BRIDGEWATER, N.J. – After a four-day fusillade of apocalyptic threats against North Korea, President Donald Trump left many in Washington and capitals throughout the Pacific wondering whether it was more method or madness. Among those wondering were members of Trump’s own administration.
It was not the first time in his unconventional presidency that Trump had unnerved friend and foe alike, but never before had it seemed so consequential. Attacks on uncooperative members of his own party, the “dishonest media” and the cast of “Saturday Night Live” generally do not raise fears of nuclear war. But as with so much with Trump, the line between calculation and impulse can be blurry.
Trump’s “fire and fury” and “locked and loaded” warnings fit the strategic imperatives of the advisers who gave him classified briefings over the past week. The president showed resolve in the face of Pyongyang’s defiance, as his aides had counseled, while increasing pressure on China to broker some kind of deal.
But Trump, who bridles at being stage-managed, ignored their advice to project dignified steadfastness. Carefully calibrated briefings for the president by H.R. McMaster, the national security adviser, and Defense Secretary Jim Mattis came out through a Trump bullhorn, magnified and maximized for effect. For perhaps the first time in generations, a U.S. leader became the wild card in a conflict typically driven by a brutal, secretive despot in Pyongyang.
“On the U.S. side, the tradition has been steely resolve and preparation,” said Dennis Blair, a retired admiral and head of the U.S. Pacific Command who served as director of national intelligence. “But now we have a president who reacts to braggadocio with an attempt to top it on his own side. He’s out there in territory he thinks is familiar, which is meeting exaggerated statement with exaggerated statement, convincing the other side that we’re tough.”
In other words, the magnitude of the challenges Trump faces has grown dramatically, but his tone has not. And it remains to be seen whether the don’t-mess-with-me attitude that cowed Republican primary rivals will have a similar effect on a regime that has managed to develop an intercontinental ballistic missile that could reach the United States while making progress toward miniaturizing a nuclear warhead that would fit on top.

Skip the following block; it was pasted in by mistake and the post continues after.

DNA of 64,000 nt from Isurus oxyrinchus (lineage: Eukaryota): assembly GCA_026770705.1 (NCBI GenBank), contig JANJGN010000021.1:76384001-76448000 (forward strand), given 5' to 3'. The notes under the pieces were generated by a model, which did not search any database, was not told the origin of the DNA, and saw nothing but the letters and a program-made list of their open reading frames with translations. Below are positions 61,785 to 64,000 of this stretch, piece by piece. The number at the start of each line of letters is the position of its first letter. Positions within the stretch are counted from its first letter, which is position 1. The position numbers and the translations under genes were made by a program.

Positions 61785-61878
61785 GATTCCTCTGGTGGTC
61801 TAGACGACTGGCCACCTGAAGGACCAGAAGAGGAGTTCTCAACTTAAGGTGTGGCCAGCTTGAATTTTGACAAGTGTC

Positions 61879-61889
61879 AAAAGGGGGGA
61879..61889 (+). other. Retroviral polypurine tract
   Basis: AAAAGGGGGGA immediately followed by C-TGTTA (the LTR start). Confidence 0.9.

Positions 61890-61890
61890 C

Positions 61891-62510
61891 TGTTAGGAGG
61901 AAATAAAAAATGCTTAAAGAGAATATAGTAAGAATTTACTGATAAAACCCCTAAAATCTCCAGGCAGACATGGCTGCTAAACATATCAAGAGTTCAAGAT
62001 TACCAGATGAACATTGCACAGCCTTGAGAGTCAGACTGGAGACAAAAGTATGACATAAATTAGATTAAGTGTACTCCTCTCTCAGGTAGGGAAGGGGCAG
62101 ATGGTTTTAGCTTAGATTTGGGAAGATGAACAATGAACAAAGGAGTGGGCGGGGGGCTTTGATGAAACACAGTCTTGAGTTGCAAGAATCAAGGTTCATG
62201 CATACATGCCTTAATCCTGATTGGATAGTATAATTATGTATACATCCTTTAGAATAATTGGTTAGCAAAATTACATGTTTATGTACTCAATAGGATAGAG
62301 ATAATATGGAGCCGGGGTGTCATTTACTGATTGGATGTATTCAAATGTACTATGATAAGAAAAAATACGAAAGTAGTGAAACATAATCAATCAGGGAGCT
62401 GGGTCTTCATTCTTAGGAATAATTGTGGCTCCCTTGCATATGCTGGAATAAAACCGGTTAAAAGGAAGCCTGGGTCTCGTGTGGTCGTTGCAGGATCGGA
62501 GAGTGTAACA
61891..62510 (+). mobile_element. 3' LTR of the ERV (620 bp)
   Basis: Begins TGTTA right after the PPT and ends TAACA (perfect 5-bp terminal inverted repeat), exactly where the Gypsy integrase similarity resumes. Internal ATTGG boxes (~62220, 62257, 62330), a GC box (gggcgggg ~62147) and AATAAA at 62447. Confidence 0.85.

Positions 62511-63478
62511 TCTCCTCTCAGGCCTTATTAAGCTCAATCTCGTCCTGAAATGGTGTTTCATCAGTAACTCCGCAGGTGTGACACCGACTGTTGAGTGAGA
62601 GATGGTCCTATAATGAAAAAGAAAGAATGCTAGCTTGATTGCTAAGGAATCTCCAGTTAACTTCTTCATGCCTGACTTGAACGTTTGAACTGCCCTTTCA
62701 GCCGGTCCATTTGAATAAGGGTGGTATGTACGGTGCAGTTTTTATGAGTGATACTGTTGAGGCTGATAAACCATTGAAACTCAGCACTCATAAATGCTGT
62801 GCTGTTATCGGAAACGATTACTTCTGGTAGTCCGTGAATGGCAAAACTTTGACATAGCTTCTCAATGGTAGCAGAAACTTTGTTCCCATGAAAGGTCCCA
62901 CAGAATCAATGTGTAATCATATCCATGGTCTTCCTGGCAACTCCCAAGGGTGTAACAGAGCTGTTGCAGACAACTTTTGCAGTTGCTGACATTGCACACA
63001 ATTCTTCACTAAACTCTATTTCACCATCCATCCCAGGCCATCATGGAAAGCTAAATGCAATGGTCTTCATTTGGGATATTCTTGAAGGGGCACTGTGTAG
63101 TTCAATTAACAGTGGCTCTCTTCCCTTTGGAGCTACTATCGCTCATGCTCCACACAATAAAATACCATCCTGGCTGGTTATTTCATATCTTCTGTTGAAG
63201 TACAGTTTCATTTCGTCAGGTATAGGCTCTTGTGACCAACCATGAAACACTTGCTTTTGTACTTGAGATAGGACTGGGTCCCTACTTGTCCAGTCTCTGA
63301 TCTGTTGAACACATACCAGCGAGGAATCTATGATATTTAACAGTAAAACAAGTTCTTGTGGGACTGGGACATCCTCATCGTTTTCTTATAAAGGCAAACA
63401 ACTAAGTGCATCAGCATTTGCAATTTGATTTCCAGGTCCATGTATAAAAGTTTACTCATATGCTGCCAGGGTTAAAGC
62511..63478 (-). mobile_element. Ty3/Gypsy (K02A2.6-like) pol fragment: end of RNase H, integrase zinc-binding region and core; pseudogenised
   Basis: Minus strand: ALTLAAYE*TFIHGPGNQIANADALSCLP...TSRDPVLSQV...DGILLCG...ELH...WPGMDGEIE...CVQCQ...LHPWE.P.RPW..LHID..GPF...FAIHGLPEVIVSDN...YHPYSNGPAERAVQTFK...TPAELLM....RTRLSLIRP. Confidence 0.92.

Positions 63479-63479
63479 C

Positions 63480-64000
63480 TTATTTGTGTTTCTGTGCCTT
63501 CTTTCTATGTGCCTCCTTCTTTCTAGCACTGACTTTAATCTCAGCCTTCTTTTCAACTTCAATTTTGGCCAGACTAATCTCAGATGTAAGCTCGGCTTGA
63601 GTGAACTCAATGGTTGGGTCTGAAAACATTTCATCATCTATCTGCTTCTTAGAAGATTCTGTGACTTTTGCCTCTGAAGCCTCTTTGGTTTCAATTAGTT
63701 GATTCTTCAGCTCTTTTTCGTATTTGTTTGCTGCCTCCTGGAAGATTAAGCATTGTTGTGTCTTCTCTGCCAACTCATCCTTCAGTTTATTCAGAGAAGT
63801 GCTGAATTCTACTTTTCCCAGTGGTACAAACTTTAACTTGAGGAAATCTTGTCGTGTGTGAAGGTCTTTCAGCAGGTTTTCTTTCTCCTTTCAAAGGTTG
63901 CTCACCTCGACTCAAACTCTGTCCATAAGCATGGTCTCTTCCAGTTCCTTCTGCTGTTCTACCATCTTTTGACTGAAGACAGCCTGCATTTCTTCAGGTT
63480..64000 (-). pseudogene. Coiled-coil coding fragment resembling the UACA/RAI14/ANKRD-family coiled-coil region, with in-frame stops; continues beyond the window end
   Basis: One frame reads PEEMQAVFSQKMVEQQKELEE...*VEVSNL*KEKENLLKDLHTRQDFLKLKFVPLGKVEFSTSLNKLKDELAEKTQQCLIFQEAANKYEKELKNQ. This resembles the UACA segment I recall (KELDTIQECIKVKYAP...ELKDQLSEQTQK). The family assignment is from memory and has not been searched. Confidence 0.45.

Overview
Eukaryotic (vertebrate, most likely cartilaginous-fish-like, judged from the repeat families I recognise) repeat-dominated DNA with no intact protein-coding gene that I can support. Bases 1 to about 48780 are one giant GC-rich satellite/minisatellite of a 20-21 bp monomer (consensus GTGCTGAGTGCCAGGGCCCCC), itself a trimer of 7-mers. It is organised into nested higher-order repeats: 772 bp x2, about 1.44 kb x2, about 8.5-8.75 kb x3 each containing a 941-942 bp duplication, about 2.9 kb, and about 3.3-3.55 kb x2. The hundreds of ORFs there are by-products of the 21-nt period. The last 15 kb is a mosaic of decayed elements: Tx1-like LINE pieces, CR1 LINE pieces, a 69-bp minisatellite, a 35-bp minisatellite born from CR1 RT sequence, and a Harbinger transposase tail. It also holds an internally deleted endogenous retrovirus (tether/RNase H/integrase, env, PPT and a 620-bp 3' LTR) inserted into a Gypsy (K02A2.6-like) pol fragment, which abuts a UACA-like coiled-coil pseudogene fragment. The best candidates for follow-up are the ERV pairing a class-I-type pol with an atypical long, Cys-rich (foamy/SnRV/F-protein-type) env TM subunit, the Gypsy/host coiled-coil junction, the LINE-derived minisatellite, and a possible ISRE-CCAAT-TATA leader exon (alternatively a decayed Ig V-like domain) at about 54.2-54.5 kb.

Trump has told people around him that he thinks Kim Jong Un, the unpredictable North Korean leader, will ultimately be prodded to cut a deal, and that the bluntness of his language is intended to create a crisis that drives him to negotiate before North Korea perfects a nuclear missile.
To much of the foreign policy establishment in both parties, the approach is alarming.
“When I was watching the president talk, I thought, ‘Oh, my god, why is he doing this?’ ” said Sen. Dianne Feinstein, D-Calif., former chairwoman of the Senate Intelligence Committee. “Anybody who knows anything about this young Korean leader knows it’s going to promote an even more aggressive response.”
Some of Trump’s advisers, including Steve Bannon, his chief strategist, have urged him to take a less interventionist stance, but Bannon has been kept out of most of the deliberations. Mattis has advised Trump to project strength and resolve. But he has lamented to lawmakers from both parties the absence of military options that would not imperil the lives of millions of civilians.
And Secretary of State Rex Tillerson has complained privately about the lack of coordination between the White House and his department, which has often been blindsided by Trump’s statements.
Even some of the president’s own advisers have quietly asked one another in recent days if Trump’s bellicosity toward North Korea is part of some thought-out strategy that they have not been told about or what they suspect is just more on-the-fly instinct. But some aides have been surprised at other times when Trump has done something unexpected and seemingly random, only to explain his thinking afterward in a way that indicated more calculation than they had thought.
Aides do know that after a lifetime in the real estate business, Trump starts a negotiation with an extreme position intended to ensure that the other side meets him not just in the middle but closer to his side. While he has little experience in translating that into international diplomacy, Trump has shown that he is not so wedded to any particular position on almost any issue, meaning he might be more likely to accept a compromise that would seem unthinkable judging by the stark language he uses at the start.